For a sneak peek at the first 20+ pages of my memoir, Walled-In: A West Berlin Girl’s Journey to Freedom, click “Download a free excerpt” on the home page of http://www.walled-in-berlin.com

 

The doener – Germany’s fast food favorite

Monday, March 21st, 2016

Foreigners usually associate Germany with sausages of all kinds. But when it comes to simple meals, the doener is Germany’s favorite food. Although it is a Turkish invention, Germany sports more doener stalls than McDonald’s or Burger Kings combined. There are about 17,000 doener stalls in the country, 1,000 in Berlin alone.

What is a doener?

The word doener comes from the Turkish verb doenmek, which means to rotate. Today’s German doener is a variation of the original Turkish doener kebab, which has been in existence for many centuries. Way back in the 19th century, a cook named Iskender Efendi from the city of Bursa, Turkey, came up with the idea of serving kebabs. He placed chunks of lamb on a spit and roasted them horizontally. He served the meal on plates along with rice and tomatoes.

German doeners, on the other hand, are a take-away item. A 2- to 3-foot stack of seasoned, marinated chicken, turkey or beef (rarely lamb) is layered on a vertical spit, which slowly rotates in front of a heating element. The outer layer of the meat cooks while the inside layer remains frozen. Only the crisp outer edges of the meat are sliced off the constantly rotating skewer. The meat is then heaped onto a piece of charred flatbread and topped with various chopped vegetables and a spicy or yogurt-based sauce.

Doener stand near the ICC North S-Bahn station in Berlin, © J. Elke Ertle, 2015

Doener stand near the ICC North S-Bahn station in Berlin, © J. Elke Ertle, 2015

Who brought the doener to Germany?

Most people agree that a Turkish-born immigrant to Berlin created the first German doener. This man not only adapted the popular Turkish dish to the German palate but he also turned the meal into a handheld snack for the Berliner-on-the-go. Two Turkish-born guest workers in Germany vie for the title of having “invented” the German doener.

Kadir Nurman – doener inventor no. 1

The most likely candidate to have “invented” the German doener is Kadir Nurman. In 1960 – at age 26 – Mr. Nurman left his native Turkey for Germany and worked as a guest worker for Daimler in Stuttgart. Six years later he moved to Berlin. In 1972, he set up a fast food stand near Berlin’s busy Zoo station and sold his first doeners. When he realized that busy Berliners prefer to take their meal with them rather than eat it at the stand, he turned his doeners into a moveable feast. He also invented the vertical rotating spit. His doener caught on and by the 1990s became a German fast food favorite. But because he never patented his inventions, Mr. Nurman did not profit from the doener’s success. Although his contribution as the inventor of the doener was officially recognized by the Association of Turkish Doener Manufacturers in 2011, Mr. Nurman died a poor man in 2013, living only on his meager social security income. http://www.spiegel.de/panorama/gesellschaft/doener-erfinder-kadir-nurman-ist-tot-a-930140.html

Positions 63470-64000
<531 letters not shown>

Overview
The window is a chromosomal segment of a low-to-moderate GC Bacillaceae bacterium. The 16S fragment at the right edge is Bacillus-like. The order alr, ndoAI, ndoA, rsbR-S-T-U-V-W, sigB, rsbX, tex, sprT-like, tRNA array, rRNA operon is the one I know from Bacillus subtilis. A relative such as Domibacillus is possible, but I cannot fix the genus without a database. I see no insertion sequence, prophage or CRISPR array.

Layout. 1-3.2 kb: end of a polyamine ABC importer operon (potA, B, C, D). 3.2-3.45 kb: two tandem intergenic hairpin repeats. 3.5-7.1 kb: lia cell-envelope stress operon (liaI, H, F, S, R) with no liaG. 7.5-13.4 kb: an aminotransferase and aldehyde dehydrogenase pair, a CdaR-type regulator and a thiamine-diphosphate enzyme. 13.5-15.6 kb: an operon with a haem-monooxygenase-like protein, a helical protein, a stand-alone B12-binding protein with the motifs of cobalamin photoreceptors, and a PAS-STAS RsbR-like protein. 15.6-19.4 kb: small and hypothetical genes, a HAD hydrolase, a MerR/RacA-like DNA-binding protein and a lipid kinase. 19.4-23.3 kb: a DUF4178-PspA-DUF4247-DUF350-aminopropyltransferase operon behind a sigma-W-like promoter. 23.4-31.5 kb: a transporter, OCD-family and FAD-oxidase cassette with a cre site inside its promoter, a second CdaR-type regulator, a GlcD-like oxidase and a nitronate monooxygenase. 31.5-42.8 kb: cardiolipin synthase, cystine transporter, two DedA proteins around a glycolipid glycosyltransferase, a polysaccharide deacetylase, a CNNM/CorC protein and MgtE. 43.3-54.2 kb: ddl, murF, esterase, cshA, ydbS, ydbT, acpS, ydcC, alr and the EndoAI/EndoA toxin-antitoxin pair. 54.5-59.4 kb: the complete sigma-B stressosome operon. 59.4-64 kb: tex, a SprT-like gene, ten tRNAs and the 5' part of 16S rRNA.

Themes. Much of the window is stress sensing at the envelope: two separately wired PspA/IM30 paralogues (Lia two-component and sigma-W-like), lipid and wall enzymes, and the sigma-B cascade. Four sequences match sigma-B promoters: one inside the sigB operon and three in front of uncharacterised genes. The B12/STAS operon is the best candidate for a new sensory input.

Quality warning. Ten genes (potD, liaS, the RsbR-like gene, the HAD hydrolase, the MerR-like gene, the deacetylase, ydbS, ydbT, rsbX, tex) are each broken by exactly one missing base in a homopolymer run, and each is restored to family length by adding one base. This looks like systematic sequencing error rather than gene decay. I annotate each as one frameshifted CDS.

Mehmet Ayguen – doener inventor no. 2

Mehmet Ayguen also claims to have invented the doener. Like Kadir Nurman, Mr. Ayguen was born in Turkey and immigrated to Germany. While both men had their start as poverty-stricken guest workers, Mr. Ayguen made good. He moved to Berlin in 1976. He was 16 years old. Initially, he drove a taxi, worked as a dishwasher and finally worked for Mr. Nurman at his doener stand (so says Mr. Nurman). At this point the assertions are getting foggy. Mr. Ayguen claims to have served his first doeners in 1971 at Hasir, his family’s restaurant in Berlin. He would have been 11 years old at the time and supposedly still lived in Turkey.

Whether he invented the doener or not, Mehmet Ayguen’s is a success story. He and his five brothers started as paupers and ended up as multi-millionaires in their country of choice. Today, the Ayguen brothers own eight restaurants and three hotels in Berlin as well as five hotels in Istanbul and a luxury resort somewhere else in Turkey. http://www.berliner-zeitung.de/berlin/mehmet-ayguen-das-berliner-hasir-imperium,10809148,22023380.html

 

For a sneak peek at the first 20+ pages of my memoir, Walled-In: A West Berlin Girl’s Journey to Freedom, click “Download a free excerpt” on the home page of http://www.walled-in-berlin.com

 

City Pissoir – Urinary Discrimination?

Monday, January 11th, 2016

When I focused my camera on the famous Kaiser Wilhelm Gedaechtnis Kirche (Emperor Wilhelm Memorial Church) in Berlin’s city center, a shiny, ultramodern structure obstructed my view. The inscription above the frosted front door read, “City Pissoir.” A caricature on the door instantly reminded me of Manneken Pis, Brussels’ famous 1700s sculpture, and left no doubt that this contemporary edifice provided a terminus for urgent calls.

City Pissoir at Breitscheidplatz in Berlin, Germany Photo © J. Elke Ertle, 2015. www.walled-in-berlin.com

City Pissoir at Breitscheidplatz in Berlin, Germany
Photo © J. Elke Ertle, 2015. www.walled-in-berlin.com

What is a pissoir?